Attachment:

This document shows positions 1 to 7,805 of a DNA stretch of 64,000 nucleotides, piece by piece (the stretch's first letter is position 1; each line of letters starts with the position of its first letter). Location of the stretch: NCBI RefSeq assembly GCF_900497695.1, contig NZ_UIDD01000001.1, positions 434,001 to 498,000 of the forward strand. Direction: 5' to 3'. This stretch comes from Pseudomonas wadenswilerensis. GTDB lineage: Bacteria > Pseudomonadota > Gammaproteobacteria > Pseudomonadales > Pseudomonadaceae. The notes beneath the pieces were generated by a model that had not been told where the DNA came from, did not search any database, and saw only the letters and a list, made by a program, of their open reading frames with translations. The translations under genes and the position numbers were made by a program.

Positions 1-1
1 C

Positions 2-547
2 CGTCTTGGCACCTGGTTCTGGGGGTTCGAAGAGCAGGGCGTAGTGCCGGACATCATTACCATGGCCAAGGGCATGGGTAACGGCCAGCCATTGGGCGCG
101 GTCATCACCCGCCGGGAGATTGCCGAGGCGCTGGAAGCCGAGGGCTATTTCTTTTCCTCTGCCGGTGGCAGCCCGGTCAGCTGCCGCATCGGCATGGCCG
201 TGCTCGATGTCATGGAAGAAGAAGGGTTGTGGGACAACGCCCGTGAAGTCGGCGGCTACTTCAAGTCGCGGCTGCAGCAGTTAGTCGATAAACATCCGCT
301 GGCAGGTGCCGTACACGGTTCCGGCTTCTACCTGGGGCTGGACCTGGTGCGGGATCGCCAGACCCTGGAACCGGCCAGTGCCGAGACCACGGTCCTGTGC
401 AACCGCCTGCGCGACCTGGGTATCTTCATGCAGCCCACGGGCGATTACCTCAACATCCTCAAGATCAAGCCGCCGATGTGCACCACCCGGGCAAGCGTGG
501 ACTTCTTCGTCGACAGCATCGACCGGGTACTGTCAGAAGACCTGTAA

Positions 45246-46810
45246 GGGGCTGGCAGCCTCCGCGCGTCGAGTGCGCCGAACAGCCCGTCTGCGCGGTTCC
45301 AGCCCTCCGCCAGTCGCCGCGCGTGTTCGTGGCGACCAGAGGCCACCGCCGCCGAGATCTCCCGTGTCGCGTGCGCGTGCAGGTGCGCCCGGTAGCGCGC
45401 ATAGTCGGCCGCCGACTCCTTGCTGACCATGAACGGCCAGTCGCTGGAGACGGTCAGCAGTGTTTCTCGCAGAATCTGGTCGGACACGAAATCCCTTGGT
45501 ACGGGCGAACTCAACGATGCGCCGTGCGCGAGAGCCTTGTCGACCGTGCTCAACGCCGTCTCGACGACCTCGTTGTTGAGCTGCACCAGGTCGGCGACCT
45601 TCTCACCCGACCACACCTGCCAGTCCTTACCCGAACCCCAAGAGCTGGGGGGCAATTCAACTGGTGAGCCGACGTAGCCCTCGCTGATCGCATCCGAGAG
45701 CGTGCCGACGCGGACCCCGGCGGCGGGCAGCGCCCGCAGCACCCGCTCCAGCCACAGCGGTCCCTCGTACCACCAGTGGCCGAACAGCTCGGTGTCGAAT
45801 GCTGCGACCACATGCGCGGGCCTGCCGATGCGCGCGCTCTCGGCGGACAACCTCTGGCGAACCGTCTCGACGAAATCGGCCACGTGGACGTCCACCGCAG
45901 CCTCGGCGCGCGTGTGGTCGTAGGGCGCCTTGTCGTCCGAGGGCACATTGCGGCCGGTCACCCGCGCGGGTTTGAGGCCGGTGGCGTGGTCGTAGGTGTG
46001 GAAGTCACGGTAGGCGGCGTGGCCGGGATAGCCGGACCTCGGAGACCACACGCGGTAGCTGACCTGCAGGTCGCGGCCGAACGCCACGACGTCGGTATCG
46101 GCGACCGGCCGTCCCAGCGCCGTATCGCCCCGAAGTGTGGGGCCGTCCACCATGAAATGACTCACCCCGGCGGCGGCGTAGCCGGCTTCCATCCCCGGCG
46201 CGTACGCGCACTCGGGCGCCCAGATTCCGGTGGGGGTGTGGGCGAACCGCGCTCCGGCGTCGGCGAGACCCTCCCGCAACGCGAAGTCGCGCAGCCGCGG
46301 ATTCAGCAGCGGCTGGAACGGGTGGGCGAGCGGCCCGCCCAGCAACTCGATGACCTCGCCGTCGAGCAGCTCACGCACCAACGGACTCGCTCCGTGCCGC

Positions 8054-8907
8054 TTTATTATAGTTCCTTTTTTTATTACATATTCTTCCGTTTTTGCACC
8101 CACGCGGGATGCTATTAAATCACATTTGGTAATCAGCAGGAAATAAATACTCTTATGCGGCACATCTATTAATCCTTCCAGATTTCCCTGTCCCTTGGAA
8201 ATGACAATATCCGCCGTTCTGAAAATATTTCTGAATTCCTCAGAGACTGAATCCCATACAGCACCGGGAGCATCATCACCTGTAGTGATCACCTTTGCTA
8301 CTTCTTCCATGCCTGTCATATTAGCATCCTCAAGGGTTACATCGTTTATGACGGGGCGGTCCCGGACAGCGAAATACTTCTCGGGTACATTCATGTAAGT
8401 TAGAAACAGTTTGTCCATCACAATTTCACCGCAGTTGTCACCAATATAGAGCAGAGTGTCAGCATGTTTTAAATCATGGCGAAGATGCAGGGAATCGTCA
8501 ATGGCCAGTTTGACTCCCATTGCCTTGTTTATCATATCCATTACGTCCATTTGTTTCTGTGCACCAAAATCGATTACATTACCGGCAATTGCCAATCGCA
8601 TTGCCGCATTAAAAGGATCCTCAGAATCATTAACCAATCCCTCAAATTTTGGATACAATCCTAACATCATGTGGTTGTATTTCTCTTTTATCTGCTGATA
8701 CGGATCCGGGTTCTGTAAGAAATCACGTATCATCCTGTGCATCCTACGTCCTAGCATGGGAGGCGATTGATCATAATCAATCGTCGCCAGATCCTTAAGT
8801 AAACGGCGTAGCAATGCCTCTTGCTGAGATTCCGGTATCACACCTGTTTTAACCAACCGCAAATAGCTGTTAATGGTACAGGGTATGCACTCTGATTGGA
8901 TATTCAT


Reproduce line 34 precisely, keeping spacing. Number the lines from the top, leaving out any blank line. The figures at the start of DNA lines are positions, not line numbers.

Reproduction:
8901 TATTCAT